McKinley eager to do 'good soul tending work'Conference News Leadership Missions and Outreach
In the years since Rev. Sara McKinley answered her call to ministry, she has served as an associate pastor, a senior pastor and a member of the body that helps credential pastors across the Florida Conference. Now, in her latest role — newly appointed director of the Office of Clergy Excellence — McKinley finds herself working as “a pastor to the pastors.”
“The reach of this position is very broad, but it is good soul tending work, building relationships one conversation at a time, truly listening to the stories of each pastor — reflecting back what I hear and encouraging them to listen to their own teacher that is within each of us,” she said.
|Born in England and raised in Africa, McKinley talks of a passion for helping pastors and congregations become more welcoming to those on the fringes of societal boundaries.|
Accepting God’s timing as the best timing, McKinley officially took over the post in July, moving to Lakeland from First UMC Gainesville, where she served as the senior pastor. Prior to that, she served as senior pastor at First UMC Coral Springs, which followed nine years as associate pastor at Plantation UMC.
“Sara knows the mission field that is the Florida Conference,” Carter said. “In addition to her fruitful pastoral leadership, she is deeply acquainted with the work of the Board of Ordained Ministry.”
McKinley is a good fit to head Clergy Excellence because she’s respected across the conference and “highly relational,” he added.
“Working collaboratively, my hope and prayer is that Sara can lead us in the cultivation, call and equipping of clergy for the church of the future — not the past,” Carter said. “Our systems and habits are often the product of where we have lived. The adaptive challenge is to define clergy excellence in a changing landscape of church, culture and mission field.”
Karen Taylor, who’s been in a covenant group with McKinley for nearly 20 years, said McKinley’s gifts of administration and faith will serve her well as she oversees Clergy Excellence. “I can see her working beautifully with candidates who are hoping to be ordained,” she said. “I love Sara because she raises you up to the next level. She’s an encourager, and you can count on her for honesty.”
While McKinley feels challenged by her new job, she is also filled with hope.
“The most exciting part of it is the possibility of really developing young clergy and clergy who have the skills for what’s next in the church in the future,” she said. “We’re going through a sort of sea change at the moment, and I think the kind of pastors we are going to need are very, very different in many ways.”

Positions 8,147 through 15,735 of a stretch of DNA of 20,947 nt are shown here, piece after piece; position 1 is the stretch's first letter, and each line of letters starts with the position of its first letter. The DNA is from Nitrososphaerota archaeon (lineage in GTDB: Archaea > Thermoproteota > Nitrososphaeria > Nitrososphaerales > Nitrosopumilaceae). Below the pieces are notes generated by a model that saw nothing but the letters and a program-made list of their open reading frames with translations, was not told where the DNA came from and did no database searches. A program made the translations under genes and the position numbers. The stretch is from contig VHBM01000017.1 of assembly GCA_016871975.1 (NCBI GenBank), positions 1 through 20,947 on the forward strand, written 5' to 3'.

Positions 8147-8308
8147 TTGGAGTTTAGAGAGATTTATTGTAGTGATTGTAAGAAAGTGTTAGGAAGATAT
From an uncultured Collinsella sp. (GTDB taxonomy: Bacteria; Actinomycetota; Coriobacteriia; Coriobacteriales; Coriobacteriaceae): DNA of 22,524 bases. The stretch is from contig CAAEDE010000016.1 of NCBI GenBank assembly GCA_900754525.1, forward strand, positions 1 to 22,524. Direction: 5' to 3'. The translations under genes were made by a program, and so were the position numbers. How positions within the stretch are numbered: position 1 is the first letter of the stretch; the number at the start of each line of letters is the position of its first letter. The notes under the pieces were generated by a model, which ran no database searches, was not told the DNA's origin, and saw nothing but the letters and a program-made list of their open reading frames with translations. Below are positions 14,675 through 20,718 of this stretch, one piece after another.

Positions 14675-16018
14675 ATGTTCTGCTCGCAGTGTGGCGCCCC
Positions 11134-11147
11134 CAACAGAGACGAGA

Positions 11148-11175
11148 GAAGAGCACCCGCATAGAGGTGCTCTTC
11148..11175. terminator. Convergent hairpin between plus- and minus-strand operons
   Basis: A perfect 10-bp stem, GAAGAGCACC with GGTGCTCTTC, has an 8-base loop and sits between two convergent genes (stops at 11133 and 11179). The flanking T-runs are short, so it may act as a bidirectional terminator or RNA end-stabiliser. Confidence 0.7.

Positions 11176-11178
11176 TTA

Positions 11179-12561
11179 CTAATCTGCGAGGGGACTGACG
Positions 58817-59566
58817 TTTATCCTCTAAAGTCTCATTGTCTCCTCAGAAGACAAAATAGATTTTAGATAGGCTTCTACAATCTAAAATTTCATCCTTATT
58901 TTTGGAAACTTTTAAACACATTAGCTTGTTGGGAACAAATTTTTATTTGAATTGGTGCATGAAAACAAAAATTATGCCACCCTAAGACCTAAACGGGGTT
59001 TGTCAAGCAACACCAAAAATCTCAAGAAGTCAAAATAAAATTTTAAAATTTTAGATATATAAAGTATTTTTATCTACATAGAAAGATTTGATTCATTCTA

She envisions pastors needing to become more willing to move beyond the existing walls of the church into nontraditional spaces and engage more Fresh Expressions of church within their communities. Many young clergy and those considering the call to ministry are already said to be exploring these new mindsets, and McKinley finds that trend refreshing.
“I’m really impressed with some of the young clergy who are coming along, and I love working with them and mentoring them,” she said. “They’re not so tied to traditional forms of church. They’re willing to be open to new and fresh ideas.”
|As the newly appointed director of the Office of Clergy Excellence, McKinley acknowledges that becoming more inclusive can be an uncomfortable process, but she predicts it soon could become a critical issue for the church.|
Currently across the Florida Conference there are roughly 34 clergy members under the age of 35. McKinley wants to double that number in five years. She also wants to help pastors develop 100 new lay leaders under 35 and identify 10 congregations in the conference that have active ministries that are engaging young adults in their local communities.
“That, to me, is what excellence would look like in a revived church,” she said.
Born in England and raised in Africa, McKinley also has a passion for helping pastors and congregations become more inclusive and welcoming to those on the fringes of society.
“It was a very interesting upbringing, and I think it’s impacted me hugely,” she said. “I don’t really have any fear of people from other cultures and other religions. I really relate to them, and I think I have a lot to learn from them.”
McKinley acknowledges that becoming more inclusive of people from different cultures, socioeconomic levels, sexual orientations and nationalities can be an uncomfortable process, but she predicts it soon could be a critical issue for the church.
“I think Millennials are going to demand that,” she said. “That’s going to be one of the ways the church will change and one of the ways we need to prepare clergy.
“And though much work remains in that area, the key is looking to Jesus’ life as our best example,” McKinley said. “It doesn’t mean we have to all think exactly alike. But we do have to love absolutely alike. We do have to listen and care for each other.”
As she settles into her new job at conference headquarters, McKinley enjoys walking around the nearby lake with Pierre, her pet Yorkie, reading and the challenge of assembling new furniture. She’s also busy helping her son, Andrew, and his fiancée, Genevieve Price, prepare for their May 2017 wedding.
“There’s a lot to this job, and I’m still learning,” she said. “I love talking to people and hearing their ideas. I am very, very open.”
--Kari C. Barlow is a freelance writer who lives in the Fort Walton Beach area.
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